Final Paper

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In Judith Halberstam’s piece “Female Masculinity,” she offers the audience a few potential definitions of the term ‘masculinity’ and how the term applies to “feminine masculinity.” She states that “although we seem to have a difficult time defining masculinity, as a society, we have little trouble recognizing it” (935). Halberstam suggests that female masculinity is often blatantly ignored in culture and studies due to the indifferent feeling often associated with the topic. Halberstam uses her essay to explain a variety of aspects associated with female femininity like tomboys, queer methodologies, and the bathroom problem. Halberstam’s description of the term ‘Tomboys’ is reminiscent of the character Emily Fields from the Pretty Little Liars book series by Sara Shepard. Progressing through middle school with a group of ‘girly’ friends, Emily is easily labeled with the term ‘tomboy’ due to her sporty exterior. Her overly conservative Christian family and classmates see no ‘threat’ or meaning behind Emily’s tomboy appearance because they believe it is just a stage in her life. As soon as Emily enter tenth grade and starts hanging out with a homosexual female, her family and classmates grow concerned about Emily’s masculine looks and behaviors. In the book titled Prettty Little Liars, one of the liars, Emily’s evident masculine ways raises concern to her thesis-go back and fix it .
Emily displays female masculine characteristics from an early age but her appearance, attitude and actions are seen as a phase. In the text Halberstam states that “‘Tomboys’ are described as an extended childhood period of female masculinity. If we are to believe general account of childhood behavior, tomboyism is quite common for girls and does not ge...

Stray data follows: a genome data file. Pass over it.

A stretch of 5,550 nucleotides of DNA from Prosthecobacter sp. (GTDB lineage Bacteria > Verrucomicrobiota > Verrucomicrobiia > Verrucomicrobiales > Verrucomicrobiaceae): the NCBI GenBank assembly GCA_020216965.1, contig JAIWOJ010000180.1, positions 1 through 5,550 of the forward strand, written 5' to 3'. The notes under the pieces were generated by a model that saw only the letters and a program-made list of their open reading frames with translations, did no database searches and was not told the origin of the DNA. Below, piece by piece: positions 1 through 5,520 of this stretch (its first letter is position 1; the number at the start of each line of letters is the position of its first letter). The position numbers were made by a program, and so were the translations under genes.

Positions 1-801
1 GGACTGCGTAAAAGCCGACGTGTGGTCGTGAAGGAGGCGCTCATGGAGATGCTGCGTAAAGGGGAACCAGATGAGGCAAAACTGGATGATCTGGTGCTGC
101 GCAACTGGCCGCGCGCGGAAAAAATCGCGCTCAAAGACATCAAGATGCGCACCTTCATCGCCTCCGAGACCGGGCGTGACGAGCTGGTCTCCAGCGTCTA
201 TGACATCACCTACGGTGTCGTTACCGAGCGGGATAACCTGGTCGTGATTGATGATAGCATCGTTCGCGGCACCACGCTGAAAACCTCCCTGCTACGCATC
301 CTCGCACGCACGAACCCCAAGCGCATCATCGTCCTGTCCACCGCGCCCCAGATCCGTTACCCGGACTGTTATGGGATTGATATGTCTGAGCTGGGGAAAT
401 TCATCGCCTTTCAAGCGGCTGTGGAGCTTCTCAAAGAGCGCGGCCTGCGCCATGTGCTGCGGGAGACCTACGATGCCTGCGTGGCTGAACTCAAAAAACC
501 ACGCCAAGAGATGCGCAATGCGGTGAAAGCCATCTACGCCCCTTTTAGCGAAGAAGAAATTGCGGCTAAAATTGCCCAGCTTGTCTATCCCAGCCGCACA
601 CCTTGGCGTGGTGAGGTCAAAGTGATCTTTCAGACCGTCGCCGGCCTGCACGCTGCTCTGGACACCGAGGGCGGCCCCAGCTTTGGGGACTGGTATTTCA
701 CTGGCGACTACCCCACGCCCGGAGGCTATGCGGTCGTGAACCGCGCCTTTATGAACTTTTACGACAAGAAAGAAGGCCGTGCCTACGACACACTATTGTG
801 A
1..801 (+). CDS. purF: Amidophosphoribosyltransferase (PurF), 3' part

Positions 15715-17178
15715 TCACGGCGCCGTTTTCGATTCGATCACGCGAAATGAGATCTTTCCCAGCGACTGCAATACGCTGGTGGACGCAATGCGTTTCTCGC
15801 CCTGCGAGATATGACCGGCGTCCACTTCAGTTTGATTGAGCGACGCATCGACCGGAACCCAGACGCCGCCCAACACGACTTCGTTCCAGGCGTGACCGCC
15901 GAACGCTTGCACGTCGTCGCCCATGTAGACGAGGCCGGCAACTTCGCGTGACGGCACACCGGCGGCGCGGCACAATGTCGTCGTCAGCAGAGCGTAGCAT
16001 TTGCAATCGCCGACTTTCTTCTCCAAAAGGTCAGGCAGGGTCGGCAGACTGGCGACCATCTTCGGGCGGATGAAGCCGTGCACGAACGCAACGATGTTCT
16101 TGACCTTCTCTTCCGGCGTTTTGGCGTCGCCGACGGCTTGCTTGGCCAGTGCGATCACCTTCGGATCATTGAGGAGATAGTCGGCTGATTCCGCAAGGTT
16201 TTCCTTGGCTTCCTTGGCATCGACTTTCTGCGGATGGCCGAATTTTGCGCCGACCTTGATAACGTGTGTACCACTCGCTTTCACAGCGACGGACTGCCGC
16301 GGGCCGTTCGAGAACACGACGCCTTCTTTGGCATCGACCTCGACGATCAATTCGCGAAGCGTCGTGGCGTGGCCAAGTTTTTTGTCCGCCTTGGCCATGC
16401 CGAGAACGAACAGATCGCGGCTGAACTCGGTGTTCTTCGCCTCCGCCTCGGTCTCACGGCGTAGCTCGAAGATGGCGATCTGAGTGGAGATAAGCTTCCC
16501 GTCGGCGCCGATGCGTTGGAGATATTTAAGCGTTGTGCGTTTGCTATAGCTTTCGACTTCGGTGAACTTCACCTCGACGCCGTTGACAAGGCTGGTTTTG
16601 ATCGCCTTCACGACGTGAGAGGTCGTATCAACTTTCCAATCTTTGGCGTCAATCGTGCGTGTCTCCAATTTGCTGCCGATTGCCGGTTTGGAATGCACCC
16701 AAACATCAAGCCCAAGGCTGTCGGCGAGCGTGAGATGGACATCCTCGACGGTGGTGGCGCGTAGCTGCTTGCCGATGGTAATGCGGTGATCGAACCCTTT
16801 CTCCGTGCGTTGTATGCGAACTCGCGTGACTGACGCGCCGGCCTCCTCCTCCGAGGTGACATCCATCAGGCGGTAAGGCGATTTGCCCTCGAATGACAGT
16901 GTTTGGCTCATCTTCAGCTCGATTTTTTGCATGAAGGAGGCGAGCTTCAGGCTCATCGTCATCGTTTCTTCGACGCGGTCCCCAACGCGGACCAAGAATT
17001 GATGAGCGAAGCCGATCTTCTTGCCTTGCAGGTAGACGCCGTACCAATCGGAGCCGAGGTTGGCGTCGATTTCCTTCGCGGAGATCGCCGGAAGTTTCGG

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...ld describe possessing female masculinity as “sometimes it codified a unique form of social rebellion” (940). Emily was the young girl in ratty tee shirts while her friends wore Abercrombie shirts and flip-flops. To rebel against the social norms she was accustomed to, she acted like a boy, something no of the other girls dared to do. Growing up in an over protected environment lead Emily to “act out” and embrace her tomboy appearance and behavior. Her physical appearance isn’t assumed as a threat until she reached high school where she is labeled as different after doing something outside of the perfect Rosewood norm. Halberstam states that “although we seem to have a difficult time defining masculinity, as a society, we have little trouble recognizing it” (935). In a perfect town like Rosewood, the teenage Emily’s masculinity is easily recognized. Add a sentence

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